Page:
The HCl/O2 leach process of the present invention results in the extraction of valuable metals (e.g., Zn, Ag and Pb) from a low grade complex concentrate as produced from an ore body of complex sulphides. Metal concentrations of the typical concentrate used are: 17.0% Zn, 2.14% Pb, 0.21% Cu, 123 g/t Ag and 32.8% Fe, but the process is not limited to this composition. The process allows for the on-site treatment of low grade material, resulting in the production of an iron-free zinc oxide that can be shipped to an electrolytic zinc refinery, therefore cutting down on transportation and residue disposal costs. Alternatively, the zinc oxide produced could be sold directly to customers.
The chloride process of the present invention could be used on zinc ferrites (from zinc process residues), on EAF (Electric Arc Furnace) and BOF (Basic Oxygen Furnace) dusts, or any other zinc-bearing materials of this nature.
The ferric chloride leach developed by Canmet (Craigen, W. J. S., Kelly, F. J., Bell, D. H. and Wells, J. A., Canada Centre for Mineral and Energy Technology, Ottawa, ON, Canada, 26pp. 3 refs., (in English), June 1990) uses chlorine and ferric chloride to recover zinc from complex metal sulfides. A solution containing both zinc chloride and ferrous chloride is sent through a solvent extraction unit to remove iron and leave a clean zinc chloride solution, which is then sent to electrolysis to extract zinc and recover chlorine. However, this process is disadvantageous in that the cost of electrowinning zinc in chloride media is high.
U.S. Pat. Nos. 4,378,275 and 4,536,214 provide a process for recovering zinc from complex sulfides. Complex sulfide ores are leached in autoclaves in one or two stages, and cupric chloride is the agent responsible for leaching zinc sulfide. The leach solution is purified by zinc dust cementation, and iron is removed by precipitation with MgO. Zinc is recovered by solvent extraction (loading on DEHPA (di(ethylhexyl)phosphoric acid) and stripping by zinc sulfate electrolyte), followed by electrolysis. Recovery of reagents is accomplished by sending the resulting MgCl2 leach solution to a spray roaster where HCl and MgO are re-formed. This process involves multiple steps to produce a clean, organic-free electrolyte from a conventional zinc sulfate cellhouse. Furthermore, autoclaves are expensive pieces of equipment, unproven for use with chloride media involving oxidative solubilization.
U.S. Pat. No. 3,973,949 uses ferric chloride to leach zinc-containing materials. Zinc is purified by solvent extraction and then precipitated from the leach solution using sodium carbonate or sodium hydroxide. Reagents are recovered by electrolysis of sodium chloride solution in a chloro-alkali cell. Ferric chloride is regenerated using chlorine and oxygen. Two stages of solvent extraction are required. Thus, while environmentally acceptable and metallurgically elegant, this process is much more capital and operating cost intensive than the process of the present invention where MgCl2 is decomposed to regenerate MgO and HCl.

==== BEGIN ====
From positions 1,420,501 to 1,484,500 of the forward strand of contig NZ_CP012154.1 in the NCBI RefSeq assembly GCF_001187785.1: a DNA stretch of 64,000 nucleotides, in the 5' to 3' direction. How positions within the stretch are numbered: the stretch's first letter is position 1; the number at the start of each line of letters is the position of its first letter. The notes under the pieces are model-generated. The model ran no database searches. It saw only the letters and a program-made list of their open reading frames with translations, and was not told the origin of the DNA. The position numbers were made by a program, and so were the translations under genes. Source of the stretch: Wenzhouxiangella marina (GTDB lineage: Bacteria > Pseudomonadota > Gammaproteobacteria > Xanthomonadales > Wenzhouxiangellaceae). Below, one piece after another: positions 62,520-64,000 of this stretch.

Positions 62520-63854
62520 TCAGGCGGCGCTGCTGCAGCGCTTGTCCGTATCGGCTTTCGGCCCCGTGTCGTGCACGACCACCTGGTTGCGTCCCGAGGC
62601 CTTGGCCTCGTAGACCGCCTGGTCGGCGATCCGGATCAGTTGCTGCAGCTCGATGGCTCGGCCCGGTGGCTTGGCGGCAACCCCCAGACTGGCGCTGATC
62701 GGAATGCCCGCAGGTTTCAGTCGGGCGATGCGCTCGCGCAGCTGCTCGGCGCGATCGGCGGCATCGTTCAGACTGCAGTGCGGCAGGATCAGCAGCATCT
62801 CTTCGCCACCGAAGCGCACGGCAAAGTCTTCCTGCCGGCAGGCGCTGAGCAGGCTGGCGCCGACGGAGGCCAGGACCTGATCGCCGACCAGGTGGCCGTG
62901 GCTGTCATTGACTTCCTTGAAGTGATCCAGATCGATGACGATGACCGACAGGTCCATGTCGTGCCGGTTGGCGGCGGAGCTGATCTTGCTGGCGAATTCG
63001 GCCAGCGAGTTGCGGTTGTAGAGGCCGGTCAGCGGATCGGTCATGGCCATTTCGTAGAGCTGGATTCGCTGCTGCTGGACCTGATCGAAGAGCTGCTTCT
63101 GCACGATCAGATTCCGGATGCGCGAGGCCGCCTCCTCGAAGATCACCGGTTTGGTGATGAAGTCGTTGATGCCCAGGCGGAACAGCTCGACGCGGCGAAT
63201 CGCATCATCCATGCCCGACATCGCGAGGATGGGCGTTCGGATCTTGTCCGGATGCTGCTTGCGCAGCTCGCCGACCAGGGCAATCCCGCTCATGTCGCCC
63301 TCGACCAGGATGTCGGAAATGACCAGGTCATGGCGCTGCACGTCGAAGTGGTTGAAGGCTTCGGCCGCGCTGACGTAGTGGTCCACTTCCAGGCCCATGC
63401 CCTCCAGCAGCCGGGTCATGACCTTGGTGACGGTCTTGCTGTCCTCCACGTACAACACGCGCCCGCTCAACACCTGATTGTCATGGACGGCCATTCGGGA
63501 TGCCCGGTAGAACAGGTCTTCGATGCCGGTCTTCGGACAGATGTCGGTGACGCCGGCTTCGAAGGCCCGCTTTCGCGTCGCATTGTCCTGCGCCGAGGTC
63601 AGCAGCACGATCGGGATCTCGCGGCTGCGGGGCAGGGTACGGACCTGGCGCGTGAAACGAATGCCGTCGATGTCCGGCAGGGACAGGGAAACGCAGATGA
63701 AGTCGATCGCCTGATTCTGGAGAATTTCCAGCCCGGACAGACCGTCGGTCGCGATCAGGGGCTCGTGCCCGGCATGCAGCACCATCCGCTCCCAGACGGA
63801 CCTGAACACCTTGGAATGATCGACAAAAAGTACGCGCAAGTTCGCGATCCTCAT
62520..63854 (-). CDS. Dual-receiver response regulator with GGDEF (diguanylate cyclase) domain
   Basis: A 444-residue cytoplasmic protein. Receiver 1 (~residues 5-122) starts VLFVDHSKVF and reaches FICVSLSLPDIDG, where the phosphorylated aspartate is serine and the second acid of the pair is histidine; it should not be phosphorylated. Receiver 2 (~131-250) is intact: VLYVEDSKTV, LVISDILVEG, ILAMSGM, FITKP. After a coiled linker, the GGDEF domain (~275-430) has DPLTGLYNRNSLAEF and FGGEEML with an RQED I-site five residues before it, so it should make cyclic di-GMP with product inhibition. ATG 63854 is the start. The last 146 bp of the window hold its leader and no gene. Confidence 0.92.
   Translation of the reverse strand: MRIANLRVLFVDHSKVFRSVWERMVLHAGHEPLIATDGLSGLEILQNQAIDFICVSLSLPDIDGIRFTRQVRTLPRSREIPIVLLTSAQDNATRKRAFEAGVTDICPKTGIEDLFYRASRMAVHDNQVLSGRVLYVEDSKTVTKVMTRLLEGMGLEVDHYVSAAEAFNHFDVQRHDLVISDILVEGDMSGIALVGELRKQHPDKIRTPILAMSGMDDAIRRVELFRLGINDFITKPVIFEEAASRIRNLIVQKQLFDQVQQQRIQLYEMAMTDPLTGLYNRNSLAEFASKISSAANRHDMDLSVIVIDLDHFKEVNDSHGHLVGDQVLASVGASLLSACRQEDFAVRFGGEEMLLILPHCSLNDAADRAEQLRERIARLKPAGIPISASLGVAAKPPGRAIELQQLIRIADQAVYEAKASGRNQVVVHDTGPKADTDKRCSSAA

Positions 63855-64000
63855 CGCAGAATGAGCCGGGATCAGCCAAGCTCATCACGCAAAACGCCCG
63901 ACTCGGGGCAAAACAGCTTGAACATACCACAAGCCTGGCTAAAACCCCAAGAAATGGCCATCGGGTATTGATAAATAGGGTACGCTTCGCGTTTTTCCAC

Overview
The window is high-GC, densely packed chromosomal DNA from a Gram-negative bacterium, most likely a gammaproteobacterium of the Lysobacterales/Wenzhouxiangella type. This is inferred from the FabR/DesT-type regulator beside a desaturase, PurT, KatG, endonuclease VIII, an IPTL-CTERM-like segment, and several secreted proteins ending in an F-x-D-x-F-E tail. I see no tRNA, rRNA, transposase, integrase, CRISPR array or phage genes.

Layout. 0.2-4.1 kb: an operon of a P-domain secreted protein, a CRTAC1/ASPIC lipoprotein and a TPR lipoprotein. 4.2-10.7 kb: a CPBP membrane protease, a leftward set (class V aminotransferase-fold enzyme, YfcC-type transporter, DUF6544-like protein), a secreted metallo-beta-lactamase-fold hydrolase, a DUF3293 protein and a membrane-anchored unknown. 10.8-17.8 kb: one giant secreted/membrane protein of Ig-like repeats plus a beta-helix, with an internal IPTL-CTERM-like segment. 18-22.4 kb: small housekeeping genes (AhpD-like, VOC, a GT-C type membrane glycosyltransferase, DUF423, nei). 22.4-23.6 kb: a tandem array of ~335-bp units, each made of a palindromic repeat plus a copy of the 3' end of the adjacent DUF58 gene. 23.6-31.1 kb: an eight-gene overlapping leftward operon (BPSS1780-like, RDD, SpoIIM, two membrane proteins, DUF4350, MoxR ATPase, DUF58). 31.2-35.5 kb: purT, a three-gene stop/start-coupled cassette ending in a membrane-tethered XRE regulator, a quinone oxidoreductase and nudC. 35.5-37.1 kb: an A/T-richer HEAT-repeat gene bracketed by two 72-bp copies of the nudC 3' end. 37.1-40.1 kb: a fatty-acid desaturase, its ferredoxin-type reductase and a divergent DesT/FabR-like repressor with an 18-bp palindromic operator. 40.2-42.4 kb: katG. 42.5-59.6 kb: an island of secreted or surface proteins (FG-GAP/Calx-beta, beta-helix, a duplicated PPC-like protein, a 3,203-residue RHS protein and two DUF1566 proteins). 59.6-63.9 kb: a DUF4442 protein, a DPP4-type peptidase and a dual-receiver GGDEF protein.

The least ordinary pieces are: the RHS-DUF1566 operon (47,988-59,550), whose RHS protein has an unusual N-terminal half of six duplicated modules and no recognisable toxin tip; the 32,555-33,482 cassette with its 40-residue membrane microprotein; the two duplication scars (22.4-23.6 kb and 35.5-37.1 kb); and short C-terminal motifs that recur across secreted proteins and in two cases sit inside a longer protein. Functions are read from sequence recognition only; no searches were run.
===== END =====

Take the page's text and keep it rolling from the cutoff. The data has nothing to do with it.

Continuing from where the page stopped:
Additional processes have been used to extract metals from sulfide ores. In U.S. Pat. No. 4,026,773, a process for extracting metals, including zinc, from manganiferous ocean floor nodule ore is disclosed. The process comprises treating the ore with hydrochloric acid to produce a solution of the metal chlorides further process to manganese dioxide and selectively extract Fe, Cu, Ni, Co and Zn.
Similarly, in U.S. Pat. Nos. 4,206,023 and 4,346,062, zinc is recovered from materials containing zinc sulfide by partially chlorinating the zinc sulfide containing material in an aqueous medium.
U.S. Pat. No. 4,337,128 teaches a method of leaching sulfide-containing raw materials having metal sulfides of copper, iron, lead, silver, mercury and zinc. These raw materials are leached using a solution comprising cupric chloride and ferric chloride.
Copper and zinc are separated and recovered from aqueous chloride solutions containing lead, copper, zinc, and impurities in U.S. Pat. No. 4,362,607.
In U.S. Pat. Nos. 4,440,569, 4,443,253, 4,505,744, 4,510,028, 4,545,963, 4,832,925, and 5,380,354, zinc is recovered from zinc containing sulfidic materials that also contain iron and lead or silver by leaching the sulfidic material under oxidizing conditions.
U.S. Pat. No. 5,017,346 discloses a method of refining zinc oxide from roasted concentrates containing zinc sulfide by leaching the concentrates in an aqueous sulfur dioxide solution under controlled conditions, so as to provide selective separation of the zinc from the other elements contained in the concentrates.
Zinc may also be extracted from a sulfide ore or concentrate containing copper and zinc by subjecting the concentrate to pressure oxidation in the presence of oxygen and an acidic halide solution to obtain a pressure oxidation slurry, as shown in U.S. Pat. No. 5,869,012. This slurry is then subjected to a liquid/solid separation step to produce a liquor containing copper and zinc in solution.